A €50 million VC fund has been set up in collaboration with a startup association representing French ties to the Ukrainian startup community.
The new VC fund, dubbed Ukrainian Phoenix Fund, is equipped to make early-stage investments in Ukraine backed by local mentorship, accelerator programming and government-led partnerships.
It's being led by a digital transformation maestro with ties to both participating countries. French American Dominique Piotet has spent decades enacting digital on behalf of Fortune 500 companies, and in 2019 he immigrated to Kyiv to lead the Unit.City innovation complex and La French startup grouping, serving as chief executive.
Commenting on the fundraise, Piotet said: "The Ukrainian tech ecosystem is hyper-resilient, and it operates at more than 90% of its pre-war capacities.
"Also, for this sector, it is not a question of talking about reconstruction but rather about accelerating construction. And that's good news. Tech already represents more than 5% of the Ukrainian GDP and will reach 15% in the next 4 years.”
The money is set to bring about change endorsed by the French president Emmanuel Macron to aid Ukraine after Macron promised to put Paris behind Europe's answer to Kyiv's post-war reconstruction efforts.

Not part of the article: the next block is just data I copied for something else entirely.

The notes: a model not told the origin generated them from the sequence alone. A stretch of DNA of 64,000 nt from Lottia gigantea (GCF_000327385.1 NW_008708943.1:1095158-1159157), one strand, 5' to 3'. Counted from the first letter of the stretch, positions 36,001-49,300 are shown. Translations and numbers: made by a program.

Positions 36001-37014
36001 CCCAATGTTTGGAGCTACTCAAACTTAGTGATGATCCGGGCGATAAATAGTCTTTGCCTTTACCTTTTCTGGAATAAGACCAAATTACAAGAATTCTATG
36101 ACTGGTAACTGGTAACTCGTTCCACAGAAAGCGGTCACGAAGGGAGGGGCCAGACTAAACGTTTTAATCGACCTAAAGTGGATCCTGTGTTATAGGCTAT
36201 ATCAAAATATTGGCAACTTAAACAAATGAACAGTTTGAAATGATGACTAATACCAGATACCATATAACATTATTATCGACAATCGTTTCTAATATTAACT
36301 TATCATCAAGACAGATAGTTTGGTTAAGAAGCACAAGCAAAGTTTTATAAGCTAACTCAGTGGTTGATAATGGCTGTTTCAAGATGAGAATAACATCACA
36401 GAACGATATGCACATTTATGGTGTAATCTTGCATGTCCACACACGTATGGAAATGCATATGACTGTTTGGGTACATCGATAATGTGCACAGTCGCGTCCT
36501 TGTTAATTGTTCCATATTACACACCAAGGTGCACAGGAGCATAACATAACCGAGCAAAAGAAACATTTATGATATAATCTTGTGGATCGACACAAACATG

Speaking at last month's bilateral French-Ukrainian conference on this topic in Paris, Macron pointed out that for centuries economic reconstruction has been critical to determining the aftermath of major conflicts.
The full day event saw stakeholders take stock of potential pathways to developing Ukrainian capacity in energy, agriculture, water supply, IT and health. France and its fellow nations reportedly pledged €1 billion to help deliver rails, bridges and other reconstruction assets. The €1 billion figure is also being looked at as an overall target for inbound VC investment into war-torn Ukraine.
Meanwhile Piotet has worked to assist his adopted homeland since the day Russia declared war. Chiefly, he has looked to support humanitarian aid channels that leverage 3D printing technologies, helping to build new schools and homes for displaced Ukrainian refugees and communities, in a programme known as Humanitarian Innovative Technology.
HIT has supported 100,000 refugees since the war began and is now drawing closer to its ambitions for 3D printing in the recovery effort. The world's first 3D printed school is set to enrol 100 young Ukrainian refugees.
Piotet concluded: "We are built on humanity and compassion. We are driven by cutting-edge technology and its high impact on the future of people and the world.
“We are here for impact and global scale with high potential for growth and investment appeal, and we aim above the mark to achieve the target.”